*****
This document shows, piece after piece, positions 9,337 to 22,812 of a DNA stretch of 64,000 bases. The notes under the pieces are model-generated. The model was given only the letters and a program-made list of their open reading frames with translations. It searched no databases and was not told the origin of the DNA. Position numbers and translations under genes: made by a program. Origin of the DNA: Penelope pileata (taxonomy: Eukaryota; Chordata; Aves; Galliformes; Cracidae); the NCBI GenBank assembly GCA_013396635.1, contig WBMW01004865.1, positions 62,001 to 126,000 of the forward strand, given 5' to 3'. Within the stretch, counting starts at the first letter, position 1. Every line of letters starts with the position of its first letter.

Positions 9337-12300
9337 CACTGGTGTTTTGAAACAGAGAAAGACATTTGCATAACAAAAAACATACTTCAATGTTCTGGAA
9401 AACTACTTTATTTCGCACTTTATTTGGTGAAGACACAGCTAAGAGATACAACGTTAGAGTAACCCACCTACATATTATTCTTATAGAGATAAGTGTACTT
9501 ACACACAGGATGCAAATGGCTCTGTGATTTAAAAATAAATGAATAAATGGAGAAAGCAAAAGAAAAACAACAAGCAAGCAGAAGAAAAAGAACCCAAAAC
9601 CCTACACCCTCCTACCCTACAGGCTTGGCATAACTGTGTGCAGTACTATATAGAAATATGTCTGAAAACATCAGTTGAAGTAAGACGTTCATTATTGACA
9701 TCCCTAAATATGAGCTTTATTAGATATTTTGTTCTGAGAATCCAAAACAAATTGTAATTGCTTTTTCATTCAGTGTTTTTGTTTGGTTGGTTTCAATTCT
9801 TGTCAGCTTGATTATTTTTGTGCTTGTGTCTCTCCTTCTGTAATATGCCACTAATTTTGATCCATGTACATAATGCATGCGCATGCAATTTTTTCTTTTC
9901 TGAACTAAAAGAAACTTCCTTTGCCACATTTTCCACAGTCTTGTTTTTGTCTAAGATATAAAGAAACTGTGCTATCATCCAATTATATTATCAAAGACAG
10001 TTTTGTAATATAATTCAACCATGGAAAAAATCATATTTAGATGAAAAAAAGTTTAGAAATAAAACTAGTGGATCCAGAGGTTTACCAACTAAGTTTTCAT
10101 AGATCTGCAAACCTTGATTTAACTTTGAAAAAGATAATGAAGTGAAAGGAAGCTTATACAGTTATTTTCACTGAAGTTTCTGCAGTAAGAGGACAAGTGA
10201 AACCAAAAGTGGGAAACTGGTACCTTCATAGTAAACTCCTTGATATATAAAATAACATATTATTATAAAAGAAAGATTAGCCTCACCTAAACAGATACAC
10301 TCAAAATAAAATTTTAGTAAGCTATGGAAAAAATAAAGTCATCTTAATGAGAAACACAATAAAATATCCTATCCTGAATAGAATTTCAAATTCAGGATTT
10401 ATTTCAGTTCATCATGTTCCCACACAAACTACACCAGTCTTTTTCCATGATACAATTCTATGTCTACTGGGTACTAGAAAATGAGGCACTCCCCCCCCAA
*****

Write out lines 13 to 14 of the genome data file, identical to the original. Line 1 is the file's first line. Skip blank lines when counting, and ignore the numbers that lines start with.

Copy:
10301 TCAAAATAAAATTTTAGTAAGCTATGGAAAAAATAAAGTCATCTTAATGAGAAACACAATAAAATATCCTATCCTGAATAGAATTTCAAATTCAGGATTT
10401 ATTTCAGTTCATCATGTTCCCACACAAACTACACCAGTCTTTTTCCATGATACAATTCTATGTCTACTGGGTACTAGAAAATGAGGCACTCCCCCCCCAA